Rudd Fishing Guide

The waters with a reputation for large bags of mixed species are not the ones for a specimen hunter of rudd. Vulnerable to competition and shy of anglers, big rudd hate crowds Rudd are shy, sensitive fish that must never be underestimated. To catch good, specimen rudd, the ex-perienced and successful angler has familiarized himself with the precarious life cycle of the species, its movements, habitat, and feeding patterns from hour to hour.

Good rudd waters are often found near the coast. Slapton Ley and the marshes of Lincolnshire and East Anglia, for example, are fine rudd waters. Fittingly, a lot of my fishing for this handsome species is done on beautiful estate lakes in Norfolk. These lie next to stately homes, nestled in large parks. Norfolk is still an agricultural county and has many estate lakes, some private, but the majority fishable. They all have certain features in common: for ex-ample, they are manmade, generally in a valley, so that they utilize an ex-isting watercourse; all of them have dam walls, few are deep and most of them are at least a century old. Shallowness and age have led to silting and reed encroachment in all of them. Bit by bit the picture of an ideal rudd habitat begins to emerge.

Lately, most of my rudding is done in sand or gravel pits. With 1500-2000 acres of new water every year, this is the fastest-growing aspect of coarse fishing. Not all pits suit rudd: many are too deep, some have little weed or marginal vegetation. Shallow, weeded rudd pits exist all over Southern England. Many are controlled by large groups like Leisure Sport or the London Anglers’ Association and others are controlled by individuals or by private companies like Norfolk’s Swanton Morley Fisheries. Successful rudd pits have a similar geography—bays, ridges, extensive shallows, islands and weed growth.

Rudd and their neighbours

The most important thing in determining the potential of a rudd water is not the food supplies nor the weed growth. It is the fish population of the water. Rudd are hypersensitive, so that other species have a real influence on them. Let us look at two identical pits that I know. Both are of three or four acres, and are exceptionally rich in underwater life and weed. Both have shallows and reed margins and the same pH values. Yet one pit—call it A—holds rudd of over 3 lb, while, in B, a 4oz fish is a specimen. This situation exists purely because of the stocks of other fish.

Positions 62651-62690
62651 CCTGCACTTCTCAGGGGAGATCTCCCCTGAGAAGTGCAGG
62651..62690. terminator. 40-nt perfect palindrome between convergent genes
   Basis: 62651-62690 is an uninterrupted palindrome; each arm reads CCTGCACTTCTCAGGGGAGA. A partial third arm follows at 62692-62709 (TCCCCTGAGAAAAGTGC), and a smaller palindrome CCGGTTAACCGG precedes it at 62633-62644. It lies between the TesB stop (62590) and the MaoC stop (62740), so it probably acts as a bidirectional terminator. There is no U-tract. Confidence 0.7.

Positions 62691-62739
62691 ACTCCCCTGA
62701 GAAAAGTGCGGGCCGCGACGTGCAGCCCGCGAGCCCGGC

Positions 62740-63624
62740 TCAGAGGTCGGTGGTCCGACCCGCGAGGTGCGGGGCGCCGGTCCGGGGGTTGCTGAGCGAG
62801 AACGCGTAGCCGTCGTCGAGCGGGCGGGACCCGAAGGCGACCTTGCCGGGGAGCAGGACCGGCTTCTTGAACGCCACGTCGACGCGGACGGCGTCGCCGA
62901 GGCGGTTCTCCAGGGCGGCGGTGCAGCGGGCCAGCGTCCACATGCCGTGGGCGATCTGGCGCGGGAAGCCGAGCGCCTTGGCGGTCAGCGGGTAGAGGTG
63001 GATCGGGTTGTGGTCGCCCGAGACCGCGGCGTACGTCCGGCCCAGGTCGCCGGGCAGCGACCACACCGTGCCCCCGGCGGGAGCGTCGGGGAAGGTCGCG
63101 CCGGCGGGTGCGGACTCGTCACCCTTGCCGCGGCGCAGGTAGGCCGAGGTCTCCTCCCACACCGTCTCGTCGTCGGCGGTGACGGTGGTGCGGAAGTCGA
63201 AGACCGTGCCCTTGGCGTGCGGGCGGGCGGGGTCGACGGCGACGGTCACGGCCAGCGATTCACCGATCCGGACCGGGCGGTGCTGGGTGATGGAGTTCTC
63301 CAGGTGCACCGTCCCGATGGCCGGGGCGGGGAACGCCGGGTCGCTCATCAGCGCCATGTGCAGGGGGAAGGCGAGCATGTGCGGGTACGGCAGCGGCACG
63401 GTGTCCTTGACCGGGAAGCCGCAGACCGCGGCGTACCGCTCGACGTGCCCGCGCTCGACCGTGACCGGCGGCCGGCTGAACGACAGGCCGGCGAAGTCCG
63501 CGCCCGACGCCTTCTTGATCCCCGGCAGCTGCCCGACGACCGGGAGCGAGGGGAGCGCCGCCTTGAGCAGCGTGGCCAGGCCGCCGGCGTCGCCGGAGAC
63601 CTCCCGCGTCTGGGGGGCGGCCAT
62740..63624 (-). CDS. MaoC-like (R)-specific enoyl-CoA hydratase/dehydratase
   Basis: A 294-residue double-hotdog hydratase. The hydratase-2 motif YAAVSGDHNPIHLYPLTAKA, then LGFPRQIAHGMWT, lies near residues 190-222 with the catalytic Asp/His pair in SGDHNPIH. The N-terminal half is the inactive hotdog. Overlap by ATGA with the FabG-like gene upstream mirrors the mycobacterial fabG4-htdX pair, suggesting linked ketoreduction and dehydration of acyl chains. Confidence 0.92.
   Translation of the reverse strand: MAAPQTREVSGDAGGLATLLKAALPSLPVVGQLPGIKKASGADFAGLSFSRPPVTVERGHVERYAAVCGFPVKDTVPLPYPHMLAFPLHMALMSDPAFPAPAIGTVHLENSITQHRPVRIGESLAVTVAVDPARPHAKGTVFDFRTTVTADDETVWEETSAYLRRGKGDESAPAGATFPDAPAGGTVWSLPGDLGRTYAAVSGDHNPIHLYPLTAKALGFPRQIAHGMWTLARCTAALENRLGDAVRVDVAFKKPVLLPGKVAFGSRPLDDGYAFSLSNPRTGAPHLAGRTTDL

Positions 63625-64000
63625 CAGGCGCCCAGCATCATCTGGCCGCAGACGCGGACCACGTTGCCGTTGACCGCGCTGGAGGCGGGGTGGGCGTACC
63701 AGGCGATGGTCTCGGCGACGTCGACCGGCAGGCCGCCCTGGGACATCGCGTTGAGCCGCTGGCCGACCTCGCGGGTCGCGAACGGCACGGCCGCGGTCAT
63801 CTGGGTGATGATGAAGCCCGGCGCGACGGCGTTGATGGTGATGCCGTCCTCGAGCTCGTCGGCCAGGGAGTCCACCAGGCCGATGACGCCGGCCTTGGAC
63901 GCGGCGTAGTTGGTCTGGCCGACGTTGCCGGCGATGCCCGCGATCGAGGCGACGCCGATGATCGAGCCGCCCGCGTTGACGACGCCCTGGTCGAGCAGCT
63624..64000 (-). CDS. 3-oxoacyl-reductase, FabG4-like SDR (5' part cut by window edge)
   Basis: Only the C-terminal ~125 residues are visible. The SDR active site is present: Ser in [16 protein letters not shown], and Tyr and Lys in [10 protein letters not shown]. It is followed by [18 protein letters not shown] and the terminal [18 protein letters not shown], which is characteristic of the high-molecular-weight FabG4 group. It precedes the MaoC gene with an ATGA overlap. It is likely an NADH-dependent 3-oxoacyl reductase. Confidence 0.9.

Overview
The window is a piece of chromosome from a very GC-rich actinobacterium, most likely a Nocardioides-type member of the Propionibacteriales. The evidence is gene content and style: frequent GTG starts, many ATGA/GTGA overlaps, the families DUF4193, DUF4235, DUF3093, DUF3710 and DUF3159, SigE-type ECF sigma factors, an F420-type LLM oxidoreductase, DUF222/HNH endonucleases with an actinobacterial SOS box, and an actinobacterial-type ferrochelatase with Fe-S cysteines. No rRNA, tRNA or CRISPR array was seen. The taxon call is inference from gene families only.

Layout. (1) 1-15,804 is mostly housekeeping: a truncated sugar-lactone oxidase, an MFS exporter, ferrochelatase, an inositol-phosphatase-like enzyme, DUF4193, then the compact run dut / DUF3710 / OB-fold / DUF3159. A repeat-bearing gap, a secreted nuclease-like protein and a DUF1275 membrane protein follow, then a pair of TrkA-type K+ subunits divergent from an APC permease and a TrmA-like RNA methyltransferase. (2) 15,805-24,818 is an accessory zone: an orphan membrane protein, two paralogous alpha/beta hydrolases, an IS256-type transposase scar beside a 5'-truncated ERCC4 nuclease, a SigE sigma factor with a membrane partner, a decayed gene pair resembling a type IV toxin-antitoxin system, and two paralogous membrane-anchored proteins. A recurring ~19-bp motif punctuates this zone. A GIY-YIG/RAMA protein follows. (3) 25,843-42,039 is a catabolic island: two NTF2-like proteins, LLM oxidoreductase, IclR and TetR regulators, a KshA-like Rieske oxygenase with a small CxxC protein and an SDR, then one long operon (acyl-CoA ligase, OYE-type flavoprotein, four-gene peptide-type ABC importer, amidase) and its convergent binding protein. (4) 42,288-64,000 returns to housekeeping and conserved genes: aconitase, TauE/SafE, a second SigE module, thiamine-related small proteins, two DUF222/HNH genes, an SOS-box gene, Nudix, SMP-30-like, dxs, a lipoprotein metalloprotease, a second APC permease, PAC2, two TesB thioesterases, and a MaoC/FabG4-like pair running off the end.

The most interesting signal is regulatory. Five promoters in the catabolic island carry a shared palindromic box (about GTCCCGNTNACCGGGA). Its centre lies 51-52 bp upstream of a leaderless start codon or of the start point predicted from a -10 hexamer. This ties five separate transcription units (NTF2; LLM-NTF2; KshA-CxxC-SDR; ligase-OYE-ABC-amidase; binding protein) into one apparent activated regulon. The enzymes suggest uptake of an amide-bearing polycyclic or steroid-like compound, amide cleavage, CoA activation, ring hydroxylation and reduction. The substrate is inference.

Specimen sizes

A specimen rudd will be any fish over 2lb. The British record rudd of 4£lb dates back to 1933, but fish over 3lb are rare. The Irish specimen weight for rudd is 2|lb.


12ft all-through action, 13ft, test curve l{lb


Fixed-spool Line b.s. 3-4 lb


Size 8-16, depending upon the size of bait


Breadflake, maggot, casters, rice, hemp, sultana, wheat, sweetcorn, lob, brandling


Breadwhite crumb, golden crumbcasters


Traditional paternoster, linkledger float

Their numbers are culled at every stage in their development—as spawn and fry they are food for eels, as 2oz fish they are kept down by the plentiful perch, when bigger they are thinned by the stock of good pike. At no stage does the rudd stock outgrow its available food supply. Perhaps only a few dozen fish mature, but their size is guaranteed.

Pit B is in a sorry state, because a misguided club official put bream, tench and crucian carp in with the rudd. Food is so scarce that all the species are thin and stunted. As a further consequence, big bags of hungry fish are assured and so the pit is heavily fished. Local boys remove large quantities of eels, which means that the spawn of other species is not cropped. In the winter they catch pike and, being inexperienced anglers, allow large numbers to die, so that more small fish escape their natural fate as pike prey.

This is an extreme example, but the message is clearly there: if you want good rudd there should not be many in the water. If you go on a summer evening and see fish rising everywhere, you can forget the specimens. If you get an immediate bite on a new water, ignore that too. But if you are fishless on your first outing, keep trying.